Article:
The administration of the non-psychotropic cannabis plant constituent cannabidiol (CBD) improves mobility in rats with spinal cord injuries, according to preclinical data published in the journal Neurotoxicity Research.
Investigators at the University of Sao Paulo in Brazil assessed the impact of CBD on motor function in rats with cryogenically induced spinal cord injury. The animals received injections of a placebo or CBD immediately before, three hours after and daily for sixdays after surgery.
Researchers reported that cannabidiol-treated rats exhibited higher locomotor skills at the end of one week.
"Cannabidiol improved locomotor functional recovery and reduced injury extent, suggesting that it could be useful in the treatment of spinal cord lesions," investigators concluded.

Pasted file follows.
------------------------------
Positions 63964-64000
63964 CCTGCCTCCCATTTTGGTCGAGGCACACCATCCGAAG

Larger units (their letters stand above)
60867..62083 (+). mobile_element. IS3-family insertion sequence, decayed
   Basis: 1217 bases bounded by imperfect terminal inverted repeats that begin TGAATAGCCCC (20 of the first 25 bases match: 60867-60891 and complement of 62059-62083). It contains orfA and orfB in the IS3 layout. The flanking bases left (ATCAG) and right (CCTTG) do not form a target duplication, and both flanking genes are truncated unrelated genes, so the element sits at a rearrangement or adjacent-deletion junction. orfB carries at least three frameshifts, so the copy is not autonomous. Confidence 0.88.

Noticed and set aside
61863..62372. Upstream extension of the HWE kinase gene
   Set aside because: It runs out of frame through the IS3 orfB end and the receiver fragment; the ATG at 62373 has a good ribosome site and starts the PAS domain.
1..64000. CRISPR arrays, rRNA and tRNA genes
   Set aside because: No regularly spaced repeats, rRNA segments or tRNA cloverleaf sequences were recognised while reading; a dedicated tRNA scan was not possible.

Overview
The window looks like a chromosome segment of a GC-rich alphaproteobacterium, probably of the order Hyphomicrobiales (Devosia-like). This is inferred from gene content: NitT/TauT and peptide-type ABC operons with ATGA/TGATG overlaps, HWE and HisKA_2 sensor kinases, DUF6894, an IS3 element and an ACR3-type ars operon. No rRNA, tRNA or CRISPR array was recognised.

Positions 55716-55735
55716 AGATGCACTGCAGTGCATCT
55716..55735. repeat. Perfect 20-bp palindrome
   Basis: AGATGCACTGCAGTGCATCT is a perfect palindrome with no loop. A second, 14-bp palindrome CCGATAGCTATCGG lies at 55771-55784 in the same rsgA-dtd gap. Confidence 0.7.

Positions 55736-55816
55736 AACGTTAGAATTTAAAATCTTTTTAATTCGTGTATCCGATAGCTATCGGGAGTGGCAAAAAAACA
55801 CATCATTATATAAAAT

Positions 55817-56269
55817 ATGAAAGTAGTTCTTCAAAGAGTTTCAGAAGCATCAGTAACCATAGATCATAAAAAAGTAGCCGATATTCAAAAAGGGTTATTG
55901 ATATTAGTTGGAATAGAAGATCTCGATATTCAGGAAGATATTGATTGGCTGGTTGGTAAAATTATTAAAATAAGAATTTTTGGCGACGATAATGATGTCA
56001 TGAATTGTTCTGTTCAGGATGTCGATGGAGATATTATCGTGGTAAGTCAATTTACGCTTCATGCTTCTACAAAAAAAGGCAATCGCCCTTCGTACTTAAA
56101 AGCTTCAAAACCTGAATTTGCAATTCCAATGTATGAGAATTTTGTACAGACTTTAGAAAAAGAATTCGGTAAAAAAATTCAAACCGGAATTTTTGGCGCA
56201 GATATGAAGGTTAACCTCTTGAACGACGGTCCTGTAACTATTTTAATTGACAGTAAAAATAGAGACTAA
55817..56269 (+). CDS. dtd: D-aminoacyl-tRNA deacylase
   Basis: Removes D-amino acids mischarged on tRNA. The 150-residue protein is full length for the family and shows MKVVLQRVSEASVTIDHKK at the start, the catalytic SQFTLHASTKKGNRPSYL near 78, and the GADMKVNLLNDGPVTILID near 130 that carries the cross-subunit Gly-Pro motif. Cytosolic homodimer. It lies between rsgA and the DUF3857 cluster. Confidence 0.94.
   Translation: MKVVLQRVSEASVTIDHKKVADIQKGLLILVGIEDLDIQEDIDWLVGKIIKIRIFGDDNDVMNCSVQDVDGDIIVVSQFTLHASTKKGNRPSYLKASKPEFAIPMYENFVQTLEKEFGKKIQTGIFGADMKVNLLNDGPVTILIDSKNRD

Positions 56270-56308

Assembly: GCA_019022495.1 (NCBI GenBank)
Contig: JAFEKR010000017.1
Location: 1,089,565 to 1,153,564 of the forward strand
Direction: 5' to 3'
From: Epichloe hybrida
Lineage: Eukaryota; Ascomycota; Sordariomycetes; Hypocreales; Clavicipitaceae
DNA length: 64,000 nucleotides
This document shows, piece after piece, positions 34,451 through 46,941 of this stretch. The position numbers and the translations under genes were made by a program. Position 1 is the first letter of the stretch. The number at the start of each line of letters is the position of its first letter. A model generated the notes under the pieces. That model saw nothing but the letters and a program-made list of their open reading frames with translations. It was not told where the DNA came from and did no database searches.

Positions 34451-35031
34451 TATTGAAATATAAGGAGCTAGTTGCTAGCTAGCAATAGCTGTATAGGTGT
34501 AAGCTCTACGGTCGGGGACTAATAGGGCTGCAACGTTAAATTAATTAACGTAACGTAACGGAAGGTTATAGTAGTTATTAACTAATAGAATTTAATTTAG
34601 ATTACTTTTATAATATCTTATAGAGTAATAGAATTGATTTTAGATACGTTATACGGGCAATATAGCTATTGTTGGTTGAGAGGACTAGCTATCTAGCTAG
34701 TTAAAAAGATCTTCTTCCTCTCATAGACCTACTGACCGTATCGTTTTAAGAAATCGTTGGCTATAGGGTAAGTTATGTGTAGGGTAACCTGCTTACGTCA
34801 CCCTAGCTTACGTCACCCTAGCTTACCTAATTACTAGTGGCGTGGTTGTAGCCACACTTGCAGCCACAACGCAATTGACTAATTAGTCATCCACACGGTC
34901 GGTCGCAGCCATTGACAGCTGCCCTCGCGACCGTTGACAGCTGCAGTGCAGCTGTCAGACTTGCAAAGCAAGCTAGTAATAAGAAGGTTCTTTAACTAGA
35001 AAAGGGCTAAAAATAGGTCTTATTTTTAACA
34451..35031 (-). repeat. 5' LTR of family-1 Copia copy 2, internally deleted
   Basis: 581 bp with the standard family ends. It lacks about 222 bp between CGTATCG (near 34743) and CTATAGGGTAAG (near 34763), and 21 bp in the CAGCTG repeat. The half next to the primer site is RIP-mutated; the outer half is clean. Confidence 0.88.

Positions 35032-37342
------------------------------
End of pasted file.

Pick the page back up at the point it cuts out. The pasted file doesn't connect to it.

Previous studies of CBD have documented the cannabinoid to possess a variety of therapeutic abilities, including anti-inflammatory, anti-diabetic, anti-epileptic, anti-cancer, and bone-stimulating properties.
For more information, please contact Paul Armentano, NORML Deputy Director, at: firstname.lastname@example.org. Full text of the study, "Cannabidiol-treated rats exhibited higher motor score after cryogenic spinal cord injury," appears in Neurotoxicity Research.